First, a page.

Escalation with Iran: How strong is Israel? War on multiple fronts?

In terms of overall military effectiveness, the Israeli and Iranian militaries are not that far apart, according to the Global Firepower Index 2024. In the global ranking, Iran ranks 14th, followed by Israel at 17th.

by Sededin Dedovic
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Escalation with Iran: How strong is Israel? War on multiple fronts?
© Majid Saeedi / Getty Images

Long-standing tensions between Israel and Iran have raised concerns about the possibility of a wider armed conflict between the two nations. If such a conflict were to occur, would Israel be adequately prepared to meet the challenge? Obviously, Israel must contend with a variety of unpredictable factors, including whether Iran's non-state allies will become involved in the conflict.

Chief among these allies is Hezbollah in Lebanon, which receives significant financial support from Iran. In addition, Houthi rebels in Yemen and certain Shiite paramilitary groups in Iraq could potentially join the fight or be deployed by Iran to provide military assistance.

According to Arieh Shauli Shalikar, a spokesman for the Israel Defense Forces who was speaking to respectable DeutscheWelle, Israel has long prepared for the threat of war on multiple fronts. It highlights three key aspects of Israel's preparatory strategy.

First, the focus is on expanding defense systems, particularly air defense systems such as the Iron Dome, Patriot, David's Sling, and Arrow systems. At the same time, offensive capabilities are constantly evolving.

The Iron Dome air-defense system fires to intercept a rocket over the city of Ashdod© Ilia Yefimovich / Getty Images

"During an attack, you cannot simply defend yourself, you must immediately start a counterattack, following the motto that the best defense is a good attack," asserts Shalikar for DW.

Finally, Israel is actively working to establish a broad regional and international alliance. In terms of overall military effectiveness, the Israeli and Iranian militaries do not differ greatly, according to the Global Firepower Index 2024.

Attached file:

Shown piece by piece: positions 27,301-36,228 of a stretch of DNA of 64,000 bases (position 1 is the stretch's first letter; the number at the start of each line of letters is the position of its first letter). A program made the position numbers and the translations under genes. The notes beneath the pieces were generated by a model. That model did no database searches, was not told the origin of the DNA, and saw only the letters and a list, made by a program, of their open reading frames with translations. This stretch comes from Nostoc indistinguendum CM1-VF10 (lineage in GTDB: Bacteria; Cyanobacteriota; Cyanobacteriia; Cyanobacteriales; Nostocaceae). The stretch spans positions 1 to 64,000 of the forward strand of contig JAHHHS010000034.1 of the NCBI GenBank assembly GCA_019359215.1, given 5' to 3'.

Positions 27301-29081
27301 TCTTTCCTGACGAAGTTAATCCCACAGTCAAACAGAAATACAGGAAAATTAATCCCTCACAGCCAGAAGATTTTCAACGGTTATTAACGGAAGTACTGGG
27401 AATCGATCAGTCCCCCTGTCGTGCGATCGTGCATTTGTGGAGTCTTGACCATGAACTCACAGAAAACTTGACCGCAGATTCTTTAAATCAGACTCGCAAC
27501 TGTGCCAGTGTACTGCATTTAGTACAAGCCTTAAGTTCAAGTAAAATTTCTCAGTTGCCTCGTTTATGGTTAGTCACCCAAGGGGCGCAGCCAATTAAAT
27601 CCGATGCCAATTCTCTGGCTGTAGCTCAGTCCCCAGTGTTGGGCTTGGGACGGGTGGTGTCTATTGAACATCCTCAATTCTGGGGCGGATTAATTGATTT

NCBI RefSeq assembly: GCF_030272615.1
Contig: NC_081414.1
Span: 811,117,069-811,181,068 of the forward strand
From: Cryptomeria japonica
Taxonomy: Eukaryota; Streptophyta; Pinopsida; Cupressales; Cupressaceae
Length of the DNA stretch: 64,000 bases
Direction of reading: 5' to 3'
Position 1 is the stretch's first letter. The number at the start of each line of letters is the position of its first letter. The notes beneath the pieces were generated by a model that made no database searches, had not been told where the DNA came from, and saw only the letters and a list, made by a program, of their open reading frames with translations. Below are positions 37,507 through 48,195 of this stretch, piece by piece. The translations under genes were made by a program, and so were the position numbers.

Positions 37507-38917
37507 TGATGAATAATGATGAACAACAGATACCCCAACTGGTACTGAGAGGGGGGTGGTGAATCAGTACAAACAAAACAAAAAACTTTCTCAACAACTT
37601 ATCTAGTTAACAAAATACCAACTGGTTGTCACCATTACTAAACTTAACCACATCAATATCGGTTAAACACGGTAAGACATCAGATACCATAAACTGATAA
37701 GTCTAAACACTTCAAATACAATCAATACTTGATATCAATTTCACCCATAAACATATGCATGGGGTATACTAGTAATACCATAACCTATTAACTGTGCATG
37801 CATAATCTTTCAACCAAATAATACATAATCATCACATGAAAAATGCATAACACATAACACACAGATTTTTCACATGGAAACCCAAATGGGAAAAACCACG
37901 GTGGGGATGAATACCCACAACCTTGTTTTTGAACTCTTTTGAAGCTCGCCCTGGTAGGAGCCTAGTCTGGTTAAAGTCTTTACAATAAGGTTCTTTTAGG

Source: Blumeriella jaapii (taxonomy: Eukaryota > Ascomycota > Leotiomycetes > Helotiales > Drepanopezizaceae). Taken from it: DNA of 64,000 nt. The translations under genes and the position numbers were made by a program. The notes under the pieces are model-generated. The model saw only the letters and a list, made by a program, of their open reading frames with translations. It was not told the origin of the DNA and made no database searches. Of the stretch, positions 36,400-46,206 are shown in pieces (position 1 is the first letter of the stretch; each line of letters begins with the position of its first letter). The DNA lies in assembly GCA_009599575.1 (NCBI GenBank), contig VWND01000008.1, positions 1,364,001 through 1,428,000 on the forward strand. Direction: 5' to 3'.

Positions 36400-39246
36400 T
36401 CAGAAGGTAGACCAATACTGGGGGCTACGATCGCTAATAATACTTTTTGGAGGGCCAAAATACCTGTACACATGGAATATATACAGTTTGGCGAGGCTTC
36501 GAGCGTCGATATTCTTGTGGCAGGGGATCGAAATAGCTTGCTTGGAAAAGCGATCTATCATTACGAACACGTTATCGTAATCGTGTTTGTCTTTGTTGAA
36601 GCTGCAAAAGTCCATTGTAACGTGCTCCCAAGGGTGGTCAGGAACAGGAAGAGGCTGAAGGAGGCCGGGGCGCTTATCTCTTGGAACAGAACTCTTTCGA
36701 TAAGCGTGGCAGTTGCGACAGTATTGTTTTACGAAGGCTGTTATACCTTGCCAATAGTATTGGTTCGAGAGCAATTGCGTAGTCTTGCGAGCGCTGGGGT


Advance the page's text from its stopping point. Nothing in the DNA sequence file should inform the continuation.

Iran ranks 14th globally, with Israel following close behind at 17th. The index also provides a comparative analysis of both armed forces. Iran maintains superiority over Israel in terms of troop strength and the number of tanks and armored vehicles.

However, geographical considerations moderate the significance of these numbers. Israel and Iran separate other countries such as Iraq and Jordan, with a distance of about 1,850 kilometers from Jerusalem to Tehran. "In reality, the conflict would not take place in the form of a conventional war, but as a kind of long-range exchange of blows," explains Fabian Hinz, a Middle East expert at the International Institute for Strategic Studies (IISS) in London.

As far as Iran is concerned, any armed conflict would be fought primarily from the air. According to the Global Firepower Index, Israel has a clear advantage over Iran, especially in terms of air power. Israel has 241 fighter jets compared to Iran's 181.

Overall, Israel's military has 612 aircraft, while Iran has 551. However, what is most important is the quality of the military aircraft, notes Hinz. The planes would play a significant, perhaps decisive, role on the Israeli side in the event of a conflict.

On the Iranian side, however, they would not play a significant role as their fleet would be challenging to replenish due to sanctions. Iran may have acquired some aircraft in the 1990s and is currently seeking to purchase Russian-made aircraft.

"But fundamentally, it is clear that Iran cannot keep up with the Israeli Air Force," Hinz argued. Therefore, Tehran is primarily focused on the development of missiles and drones.

Israeli soldiers give peace and thumbs-up gestures as Israeli tanks and troops move near the border with Gaza on October 28, 202© Dan Kitwood / Getty Images

It remains questionable how effective they would be in repelling a potential Israeli airstrike.

"I guess it wouldn't be very successful," notes the expert. "Iran lacks a serious protective shield." But Iran's drone and missile attacks have highlighted areas where Israel needs to improve, says Alexander Greenberg, an Iran expert at the Jerusalem Institute for Strategy and Security.

He points to the use of drones. Taking them down isn't a significant technical challenge, Greenberg explains – basically, a regular machine gun would do. "But it also depends on the number of drones. It became clear on Sunday that you also have to be able to defend yourself against a large number of drone attacks.

Israel has to be ready for that." Israel's allies intercepted some of the attacker's missiles. The Iranian attack showed that there is no such thing as a hermetically sealed, absolutely closed system, notes IDF spokesman Shalikar.

"Whether 300 or 3,000 missiles are fired, some will eventually penetrate the protective shield. That's why the hit rate over the weekend was not 100%, but about 99%," he explains. "We intercept most of them, but we know we will never be able to intercept them.

This makes the functioning of civilian security on the home front, including early warning systems and air raid shelters, that much more critical." Another military challenge for Israel would be a major armed conflict with Hezbollah.

Hezbollah, often called Iran's "proxy," is probably the most armed non-state group in the world, according to a study by the Center for Strategic and International Studies (CSIS). Israel could use the Iron Dome system to counter rocket attacks from Lebanon, says expert Fabian Hinz.

"In general, the defense systems are ready for use at any time and work very well. However, it seems to me that the central problem is the mass of the projectile," reports DW.

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